by j. Wright - January 6, 2010
Imagine that, the Republicans using one of the liberal Democrats favorite secondary legislative bodies, the Courts, to stop health care reform in it's tracks.
In a recent blog here, I brought up the issue of “standing” as it applies to who can bring, or file a legal suit, with the United States Supreme Court. In order to bring a case before the Justices the plaintiff(s) or ones bringing suit, must have ''standing,'' because apparently the Court is not allowed to open a case on their own even if they suspect that a law, or portion of it, is unconstitutional.
By definition in part, “standing” means, ''...that in the United States, the current doctrine is that a person cannot bring a suit challenging the constitutionality of a law unless the plaintiff can demonstrate that the plaintiff is (or will imminently be) harmed by the law. Additionally, the party suing must have ‘something to lose’ in order to sue unless they have automatic standing by action of law.''
Retired Judge Andrew Napolitano on FOX TV News recently confirmed that definition. Any citizen of the United States that will be harmed by the law, in this case, forced to buy health insurance under threat of financial fine or possible imprisonment, can bring suit because they have “standing.”
Judge Napolitano went on to say that if the pending health care reform legislation that is now being negotiated behind closed doors, not on C-Span as promised by Candidate Obama several times, is passed into law, a private citizen can seek relief and have the law deemed unconstitutional. Napolitano added that such action could also open the doors to looking at various other laws whose constitutionality has been questioned.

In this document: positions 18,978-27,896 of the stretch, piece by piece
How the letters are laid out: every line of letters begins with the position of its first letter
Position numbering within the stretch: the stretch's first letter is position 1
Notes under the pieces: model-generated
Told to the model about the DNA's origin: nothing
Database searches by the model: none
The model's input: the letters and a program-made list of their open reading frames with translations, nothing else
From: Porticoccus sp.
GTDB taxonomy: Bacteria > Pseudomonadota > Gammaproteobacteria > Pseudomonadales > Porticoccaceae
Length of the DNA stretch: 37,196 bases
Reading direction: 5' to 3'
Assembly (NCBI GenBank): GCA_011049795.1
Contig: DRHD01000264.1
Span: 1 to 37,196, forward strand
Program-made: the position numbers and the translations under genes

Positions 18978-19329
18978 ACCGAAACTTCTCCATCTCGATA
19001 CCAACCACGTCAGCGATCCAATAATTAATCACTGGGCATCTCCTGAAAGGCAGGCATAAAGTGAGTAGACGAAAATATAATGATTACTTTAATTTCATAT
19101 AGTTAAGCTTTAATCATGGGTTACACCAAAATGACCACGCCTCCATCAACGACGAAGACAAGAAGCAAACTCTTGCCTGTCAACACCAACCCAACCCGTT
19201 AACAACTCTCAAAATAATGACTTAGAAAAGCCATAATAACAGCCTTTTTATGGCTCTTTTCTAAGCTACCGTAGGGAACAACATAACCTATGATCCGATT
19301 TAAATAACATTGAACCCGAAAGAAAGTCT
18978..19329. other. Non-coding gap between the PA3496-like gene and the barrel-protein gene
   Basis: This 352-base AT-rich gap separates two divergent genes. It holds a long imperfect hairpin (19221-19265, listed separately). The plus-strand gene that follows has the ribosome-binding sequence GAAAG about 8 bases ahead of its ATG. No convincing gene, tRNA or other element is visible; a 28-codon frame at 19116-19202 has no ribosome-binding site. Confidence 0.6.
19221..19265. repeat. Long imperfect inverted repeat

At this moment, Senator Orin Hatch, R-Utah, is putting this issue in motion. He can’t bring the suit personally but surely he will find an American citizen willing and able to do so. Time will tell.
Hatch and other Senators are arguing that the bill’s requirement that most people buy insurance or face a penalty violates the Constitution’s ban on taking private property for public purpose without just compensation.
Also, that a provision that could treat some insurance companies in Louisianna, Nebraska and Michigan different from others is a violation of the 14th Amendment's "equal protection'' clause.
The AG from Texas just joined in claiming that Congress can't force citizens to buy anything, including health insurance, by saying it falls under the Interstate Commerce clause.
Now it's getting serious, boy and girls. The AGs are using the "law of the land," our Constitution and the protections it affords the citizenry, to take a hard look at this mess the Democrats call reform.
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